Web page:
On the Persistence of Income Shocks over the Life Cycle: Evidence, Theory, and Implications, Second Version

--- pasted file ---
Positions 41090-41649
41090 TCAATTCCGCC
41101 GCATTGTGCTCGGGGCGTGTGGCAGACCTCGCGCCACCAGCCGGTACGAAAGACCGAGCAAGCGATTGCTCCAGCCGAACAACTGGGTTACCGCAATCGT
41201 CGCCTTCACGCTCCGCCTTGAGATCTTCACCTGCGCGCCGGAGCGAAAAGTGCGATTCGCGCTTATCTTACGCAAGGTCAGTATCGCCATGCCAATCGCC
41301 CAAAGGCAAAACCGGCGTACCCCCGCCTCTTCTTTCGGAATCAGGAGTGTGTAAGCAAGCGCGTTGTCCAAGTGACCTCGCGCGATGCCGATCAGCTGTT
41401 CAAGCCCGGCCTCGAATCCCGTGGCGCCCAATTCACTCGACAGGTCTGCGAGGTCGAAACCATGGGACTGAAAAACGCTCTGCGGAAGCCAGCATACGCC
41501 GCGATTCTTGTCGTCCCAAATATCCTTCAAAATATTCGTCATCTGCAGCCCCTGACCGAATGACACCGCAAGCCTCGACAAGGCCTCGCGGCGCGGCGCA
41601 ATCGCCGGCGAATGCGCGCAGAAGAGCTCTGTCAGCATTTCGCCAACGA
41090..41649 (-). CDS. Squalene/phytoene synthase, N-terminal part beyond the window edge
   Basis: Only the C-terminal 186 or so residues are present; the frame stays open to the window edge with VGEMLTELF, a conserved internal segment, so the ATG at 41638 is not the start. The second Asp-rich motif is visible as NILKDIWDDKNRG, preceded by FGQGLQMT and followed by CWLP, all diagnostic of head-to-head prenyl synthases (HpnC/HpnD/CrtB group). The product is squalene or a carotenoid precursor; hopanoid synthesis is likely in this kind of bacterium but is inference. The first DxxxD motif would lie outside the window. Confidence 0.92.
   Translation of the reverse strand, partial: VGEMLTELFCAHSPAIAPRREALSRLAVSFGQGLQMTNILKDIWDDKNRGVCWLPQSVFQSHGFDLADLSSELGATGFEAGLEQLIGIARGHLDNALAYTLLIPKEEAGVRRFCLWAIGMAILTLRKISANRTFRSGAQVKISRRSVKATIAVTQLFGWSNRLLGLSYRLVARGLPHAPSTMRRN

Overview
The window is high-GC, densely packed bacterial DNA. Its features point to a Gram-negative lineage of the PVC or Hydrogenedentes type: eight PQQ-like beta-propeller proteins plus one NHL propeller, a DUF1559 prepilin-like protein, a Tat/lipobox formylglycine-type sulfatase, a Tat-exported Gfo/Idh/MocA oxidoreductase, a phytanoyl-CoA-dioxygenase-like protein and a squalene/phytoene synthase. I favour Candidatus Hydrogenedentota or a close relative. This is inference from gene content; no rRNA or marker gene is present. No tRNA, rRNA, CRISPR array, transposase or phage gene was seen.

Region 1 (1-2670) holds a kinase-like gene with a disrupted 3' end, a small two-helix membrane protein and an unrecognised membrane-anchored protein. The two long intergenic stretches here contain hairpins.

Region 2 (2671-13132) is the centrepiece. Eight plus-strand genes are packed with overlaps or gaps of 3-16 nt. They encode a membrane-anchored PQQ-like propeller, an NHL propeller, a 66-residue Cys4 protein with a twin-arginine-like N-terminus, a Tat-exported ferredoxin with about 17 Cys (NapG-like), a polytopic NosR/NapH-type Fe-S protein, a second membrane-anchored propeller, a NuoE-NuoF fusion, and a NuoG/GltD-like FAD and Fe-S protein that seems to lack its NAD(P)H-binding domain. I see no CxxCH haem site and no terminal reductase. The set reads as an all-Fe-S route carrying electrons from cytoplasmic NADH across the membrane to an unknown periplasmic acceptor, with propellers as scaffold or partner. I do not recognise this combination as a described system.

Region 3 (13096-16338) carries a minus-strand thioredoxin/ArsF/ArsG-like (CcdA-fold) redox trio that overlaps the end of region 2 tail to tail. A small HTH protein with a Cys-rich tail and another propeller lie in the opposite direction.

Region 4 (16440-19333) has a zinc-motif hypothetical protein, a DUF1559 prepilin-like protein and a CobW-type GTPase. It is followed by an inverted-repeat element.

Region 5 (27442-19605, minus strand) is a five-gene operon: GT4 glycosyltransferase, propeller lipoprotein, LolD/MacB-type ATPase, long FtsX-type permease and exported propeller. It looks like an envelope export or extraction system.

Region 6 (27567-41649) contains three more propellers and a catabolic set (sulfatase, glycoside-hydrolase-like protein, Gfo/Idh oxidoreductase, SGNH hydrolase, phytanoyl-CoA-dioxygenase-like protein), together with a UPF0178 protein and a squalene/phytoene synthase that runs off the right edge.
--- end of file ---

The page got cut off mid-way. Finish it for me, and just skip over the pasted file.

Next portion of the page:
How does the persistence of earnings change over the life cycle? Do workers at different ages face the same variance of idiosyncratic shocks? This paper proposes a novel specification for residual earnings that allows for an age profile in the persistence and variance of labor income shocks. We show that the statistical model is identified and estimate it using PSID data. We find that shocks to earnings are only moderately persistent (around 0:75) for young workers. Persistence rises with age up to unity until midway in life. The variance of persistent shocks exhibits a U-shaped profile over the life cycle (with a minimum of 0:01 and a maximum of 0:05). These results suggest that the standard specification in the literature (with constant persistence and variances) cannot capture the earnings dynamics of young workers. We also argue that a calibrated job turnover model can account for these non-flat profiles. The key idea is that workers sort into better jobs and settle down as they age; in turn, magnitudes of wage growth rates decline, thereby decreasing variance of shocks. Furthermore the decline in job mobility results in higher persistence. Finally, we investigate the implications of age profles for consumption-savings behavior. The welfare cost of idiosyncratic risk implied by the age-dependent income process is 34 percent lower compared with its age-invariant counterpart. This difference is mostly due to a higher degree of consumption insurance for young workers, for whom persistence is moderate. These results suggest that age profles of persistence and variances should be taken into account when calibrating life-cycle models.

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